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What is the GDPR? Part 1

The GDPR, or General Data Protection Regulation, is a regulation accepted by the European Union Parliament on 14 April 2016, to take effect on 25 May 2018, after a 2-year grace period. That’s just around the corner, folks. It will have a dramatic effect on how entities must treat data subjects’ information, as well as a number of peripheral compliance tasks, such as consent, reporting, contracts and more. This is a brief synopsis of how it will affect various business concerns – if you do business in the EU, you should review it carefully to see how it will affect you.

Sometimes, an explicit consent form isn’t necessary – and can even be a very bad idea, as it may trigger additional requirements, which can be expensive and burdensome. Consent is just one of six lawful reasons for processing personal data. The others are:

  • A Contract (either sales or service)
  • Public Task (actions by public authorities)
  • Vital Interests (actions to protect life or limb of the data subject)
  • Compliance with a legal obligation
  • Legitimate interests (when a private-sector organisation has a genuine and legitimate reason (including commercial benefit) to process personal data without consent, provided it is not outweighed by negative effects to the individual’s rights and freedoms.)

When a consent is sought, it should always be opt-in, not opt-out. Preferably, it should be double opt-in. And there must be an opt-out/cancellation process that is as easy (ideally, easier) as the original consent. (Pre-ticked opt-in boxes are banned)

Lawful consent requests include:

  • Signing a consent statement on a paper form;
  • Clicking an opt-in button or link online;
  • Selecting from equally prominent yes/no options;
  • Choosing technical settings or preference dashboard settings;
  • Responding to an email requesting consent;
  • Answering yes to a clear oral consent request;
  • Volunteering optional information for a specific purpose (such as fields in a form which are clearly marked as “optional”); and
  • Dropping a business card into a box.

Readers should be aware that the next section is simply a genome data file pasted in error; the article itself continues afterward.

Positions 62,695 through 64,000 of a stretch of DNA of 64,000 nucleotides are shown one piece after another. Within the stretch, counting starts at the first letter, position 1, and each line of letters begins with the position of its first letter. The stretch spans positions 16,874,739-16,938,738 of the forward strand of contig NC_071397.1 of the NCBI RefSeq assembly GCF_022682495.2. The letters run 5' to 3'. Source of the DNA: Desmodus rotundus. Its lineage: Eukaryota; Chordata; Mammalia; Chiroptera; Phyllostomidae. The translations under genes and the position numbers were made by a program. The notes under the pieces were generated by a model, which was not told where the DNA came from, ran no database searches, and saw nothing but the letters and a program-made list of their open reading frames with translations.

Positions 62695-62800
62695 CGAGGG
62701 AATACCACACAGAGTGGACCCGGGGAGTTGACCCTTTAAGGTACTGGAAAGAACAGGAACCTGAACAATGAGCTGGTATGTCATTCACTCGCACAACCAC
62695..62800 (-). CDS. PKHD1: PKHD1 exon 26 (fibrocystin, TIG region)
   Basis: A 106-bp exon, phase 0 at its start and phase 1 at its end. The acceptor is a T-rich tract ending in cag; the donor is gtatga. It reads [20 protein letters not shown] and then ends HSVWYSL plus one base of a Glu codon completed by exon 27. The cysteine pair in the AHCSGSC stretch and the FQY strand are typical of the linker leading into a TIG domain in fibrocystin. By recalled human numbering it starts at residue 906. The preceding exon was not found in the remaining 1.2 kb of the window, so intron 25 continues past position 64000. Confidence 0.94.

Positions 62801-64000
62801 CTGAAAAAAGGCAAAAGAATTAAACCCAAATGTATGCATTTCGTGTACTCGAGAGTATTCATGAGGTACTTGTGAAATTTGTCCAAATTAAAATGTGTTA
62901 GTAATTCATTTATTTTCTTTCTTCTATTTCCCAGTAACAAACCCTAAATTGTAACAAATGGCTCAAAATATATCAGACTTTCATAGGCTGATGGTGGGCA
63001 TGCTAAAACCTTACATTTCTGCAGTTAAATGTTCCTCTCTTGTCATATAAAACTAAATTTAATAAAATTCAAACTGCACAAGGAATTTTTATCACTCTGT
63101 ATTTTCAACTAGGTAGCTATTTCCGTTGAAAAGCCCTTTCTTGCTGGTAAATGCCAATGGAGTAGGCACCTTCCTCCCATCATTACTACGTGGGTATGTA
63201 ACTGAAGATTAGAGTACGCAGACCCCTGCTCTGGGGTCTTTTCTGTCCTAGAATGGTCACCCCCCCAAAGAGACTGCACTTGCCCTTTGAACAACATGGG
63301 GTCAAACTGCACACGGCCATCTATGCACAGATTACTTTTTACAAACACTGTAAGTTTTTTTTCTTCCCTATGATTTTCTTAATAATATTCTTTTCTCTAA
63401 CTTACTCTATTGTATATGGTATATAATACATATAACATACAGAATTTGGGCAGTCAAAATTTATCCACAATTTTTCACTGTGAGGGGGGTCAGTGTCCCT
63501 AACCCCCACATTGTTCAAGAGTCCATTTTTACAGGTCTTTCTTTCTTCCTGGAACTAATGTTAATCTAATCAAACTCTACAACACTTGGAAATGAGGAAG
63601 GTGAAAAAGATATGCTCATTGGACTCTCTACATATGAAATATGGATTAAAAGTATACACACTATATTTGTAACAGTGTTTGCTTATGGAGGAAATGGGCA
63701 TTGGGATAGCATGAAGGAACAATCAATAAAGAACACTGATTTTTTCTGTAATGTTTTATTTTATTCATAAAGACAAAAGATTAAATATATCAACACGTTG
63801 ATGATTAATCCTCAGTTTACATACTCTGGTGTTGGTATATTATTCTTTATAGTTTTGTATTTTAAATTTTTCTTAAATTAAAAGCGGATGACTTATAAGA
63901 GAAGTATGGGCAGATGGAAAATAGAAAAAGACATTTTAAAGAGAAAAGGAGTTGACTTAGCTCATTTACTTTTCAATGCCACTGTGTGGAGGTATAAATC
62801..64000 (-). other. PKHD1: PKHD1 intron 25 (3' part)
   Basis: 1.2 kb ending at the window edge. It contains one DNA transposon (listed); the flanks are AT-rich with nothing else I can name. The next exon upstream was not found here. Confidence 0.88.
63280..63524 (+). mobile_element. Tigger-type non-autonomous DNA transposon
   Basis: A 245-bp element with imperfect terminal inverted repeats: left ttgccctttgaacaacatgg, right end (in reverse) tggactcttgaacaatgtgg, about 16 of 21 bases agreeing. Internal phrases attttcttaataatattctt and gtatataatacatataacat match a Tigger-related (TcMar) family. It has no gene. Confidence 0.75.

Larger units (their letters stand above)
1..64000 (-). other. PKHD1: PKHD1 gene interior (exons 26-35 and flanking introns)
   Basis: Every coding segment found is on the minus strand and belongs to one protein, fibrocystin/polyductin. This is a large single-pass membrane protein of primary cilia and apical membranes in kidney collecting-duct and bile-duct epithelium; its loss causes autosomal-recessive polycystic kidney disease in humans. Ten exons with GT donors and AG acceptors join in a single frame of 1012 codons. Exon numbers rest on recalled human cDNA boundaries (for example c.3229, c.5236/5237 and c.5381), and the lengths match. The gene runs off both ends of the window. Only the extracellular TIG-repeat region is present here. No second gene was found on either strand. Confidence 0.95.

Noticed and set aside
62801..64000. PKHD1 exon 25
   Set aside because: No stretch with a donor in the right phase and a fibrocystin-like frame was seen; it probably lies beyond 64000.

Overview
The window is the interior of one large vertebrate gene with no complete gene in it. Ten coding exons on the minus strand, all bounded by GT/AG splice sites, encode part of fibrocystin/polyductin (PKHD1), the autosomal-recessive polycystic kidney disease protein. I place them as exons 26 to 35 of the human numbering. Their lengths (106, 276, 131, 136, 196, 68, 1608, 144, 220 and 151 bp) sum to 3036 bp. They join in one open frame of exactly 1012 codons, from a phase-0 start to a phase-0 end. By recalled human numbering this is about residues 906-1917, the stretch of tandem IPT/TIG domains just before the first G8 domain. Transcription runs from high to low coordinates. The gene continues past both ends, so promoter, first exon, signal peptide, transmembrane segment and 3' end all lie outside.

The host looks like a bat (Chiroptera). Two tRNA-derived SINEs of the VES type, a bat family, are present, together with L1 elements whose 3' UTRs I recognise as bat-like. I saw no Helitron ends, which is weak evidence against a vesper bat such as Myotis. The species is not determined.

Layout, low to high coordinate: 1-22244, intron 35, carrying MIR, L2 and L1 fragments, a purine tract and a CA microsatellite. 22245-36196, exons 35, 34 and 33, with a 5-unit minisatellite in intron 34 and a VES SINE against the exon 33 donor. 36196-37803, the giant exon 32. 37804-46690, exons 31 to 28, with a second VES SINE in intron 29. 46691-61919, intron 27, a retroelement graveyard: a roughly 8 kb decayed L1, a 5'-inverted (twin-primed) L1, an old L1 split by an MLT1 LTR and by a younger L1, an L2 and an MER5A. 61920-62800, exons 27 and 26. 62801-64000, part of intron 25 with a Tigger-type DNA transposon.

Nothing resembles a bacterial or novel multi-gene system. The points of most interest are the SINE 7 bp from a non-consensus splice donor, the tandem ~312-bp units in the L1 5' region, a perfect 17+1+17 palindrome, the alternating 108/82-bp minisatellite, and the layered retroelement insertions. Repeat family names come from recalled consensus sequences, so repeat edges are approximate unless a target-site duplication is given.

The key is that consent requests must require a clear positive action in order to grant consent. Default settings, pre-ticked boxes, inactivity or any default bias will not constitute lawful consent. If a data subject withdraws their consent, you must remove all their data from your records.

For those businesses that choose not to rely on consent under the GDPR, the language linking to their privacy policy will need to change from “I accept the privacy policy” to “I have read the privacy policy” (or similar). It’s important to remember, though, that relying upon consent can add a lot of compliance overhead for your organization. If any of the other five lawful reasons apply for you, you’ll be better off going that route. And if you do decide to use an explicit consent form, be aware that there are some very definitive criteria to follow, to comply with the GDPR.

The GDPR has teeth, too – fines of up to 4% of your annual global turnover or €20 million (whichever is greater). So it doesn’t pay to ignore it or get it wrong.

 

More information:

https://www.eugdpr.org/
https://www.eugdpr.org/key-changes.html
http://www.gf4b.co.uk/wp-content/uploads/2017/10/GDPR-Whitepaper-Forms.pdf
https://www.itgovernance.eu/blog/en/what-the-gdpr-means-for-marketers/
https://www.itgovernance.eu/blog/en/gdpr-when-do-you-need-to-seek-consent/
https://www.itgovernance.eu/blog/en/gaining-explicit-consent-under-the-gdpr-2/
https://www.itgovernance.eu/blog/en/how-to-create-gdpr-compliant-consent-forms/
http://privacylawblog.fieldfisher.com/2016/the-nuance-of-accepting-vs-reading-a-privacy-policy/

 

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